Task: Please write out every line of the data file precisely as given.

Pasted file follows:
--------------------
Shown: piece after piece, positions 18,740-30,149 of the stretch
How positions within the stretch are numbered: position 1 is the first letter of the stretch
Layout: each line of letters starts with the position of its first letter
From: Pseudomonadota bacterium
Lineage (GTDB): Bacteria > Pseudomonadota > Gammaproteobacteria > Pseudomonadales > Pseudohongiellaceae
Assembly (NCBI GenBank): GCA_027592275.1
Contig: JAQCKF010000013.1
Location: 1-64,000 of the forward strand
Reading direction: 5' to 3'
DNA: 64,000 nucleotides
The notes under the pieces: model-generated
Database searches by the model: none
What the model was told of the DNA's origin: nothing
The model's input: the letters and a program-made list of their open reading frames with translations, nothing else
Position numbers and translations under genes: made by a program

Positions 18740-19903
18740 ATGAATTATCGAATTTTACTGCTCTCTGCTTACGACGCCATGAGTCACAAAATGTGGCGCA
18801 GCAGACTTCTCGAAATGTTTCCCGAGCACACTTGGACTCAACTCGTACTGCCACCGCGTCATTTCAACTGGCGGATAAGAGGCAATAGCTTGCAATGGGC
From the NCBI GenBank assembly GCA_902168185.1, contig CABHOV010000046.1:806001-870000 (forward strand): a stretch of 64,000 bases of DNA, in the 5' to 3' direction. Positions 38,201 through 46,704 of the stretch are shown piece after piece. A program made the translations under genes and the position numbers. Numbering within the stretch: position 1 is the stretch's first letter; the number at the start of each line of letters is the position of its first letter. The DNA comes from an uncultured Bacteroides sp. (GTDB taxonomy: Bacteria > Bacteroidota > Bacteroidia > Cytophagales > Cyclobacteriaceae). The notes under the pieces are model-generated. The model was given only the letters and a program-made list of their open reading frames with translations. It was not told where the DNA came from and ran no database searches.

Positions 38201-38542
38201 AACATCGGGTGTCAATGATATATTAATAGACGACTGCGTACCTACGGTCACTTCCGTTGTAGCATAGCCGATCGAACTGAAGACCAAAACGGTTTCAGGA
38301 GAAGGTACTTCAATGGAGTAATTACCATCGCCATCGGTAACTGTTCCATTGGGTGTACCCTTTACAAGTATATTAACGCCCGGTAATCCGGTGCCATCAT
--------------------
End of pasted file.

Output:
Shown: piece after piece, positions 18,740-30,149 of the stretch
How positions within the stretch are numbered: position 1 is the first letter of the stretch
Layout: each line of letters starts with the position of its first letter
From: Pseudomonadota bacterium
Lineage (GTDB): Bacteria > Pseudomonadota > Gammaproteobacteria > Pseudomonadales > Pseudohongiellaceae
Assembly (NCBI GenBank): GCA_027592275.1
Contig: JAQCKF010000013.1
Location: 1-64,000 of the forward strand
Reading direction: 5' to 3'
DNA: 64,000 nucleotides
The notes under the pieces: model-generated
Database searches by the model: none
What the model was told of the DNA's origin: nothing
The model's input: the letters and a program-made list of their open reading frames with translations, nothing else
Position numbers and translations under genes: made by a program

Positions 18740-19903
18740 ATGAATTATCGAATTTTACTGCTCTCTGCTTACGACGCCATGAGTCACAAAATGTGGCGCA
18801 GCAGACTTCTCGAAATGTTTCCCGAGCACACTTGGACTCAACTCGTACTGCCACCGCGTCATTTCAACTGGCGGATAAGAGGCAATAGCTTGCAATGGGC
From the NCBI GenBank assembly GCA_902168185.1, contig CABHOV010000046.1:806001-870000 (forward strand): a stretch of 64,000 bases of DNA, in the 5' to 3' direction. Positions 38,201 through 46,704 of the stretch are shown piece after piece. A program made the translations under genes and the position numbers. Numbering within the stretch: position 1 is the stretch's first letter; the number at the start of each line of letters is the position of its first letter. The DNA comes from an uncultured Bacteroides sp. (GTDB taxonomy: Bacteria > Bacteroidota > Bacteroidia > Cytophagales > Cyclobacteriaceae). The notes under the pieces are model-generated. The model was given only the letters and a program-made list of their open reading frames with translations. It was not told where the DNA came from and ran no database searches.

Positions 38201-38542
38201 AACATCGGGTGTCAATGATATATTAATAGACGACTGCGTACCTACGGTCACTTCCGTTGTAGCATAGCCGATCGAACTGAAGACCAAAACGGTTTCAGGA
38301 GAAGGTACTTCAATGGAGTAATTACCATCGCCATCGGTAACTGTTCCATTGGGTGTACCCTTTACAAGTATATTAACGCCCGGTAATCCGGTGCCATCAT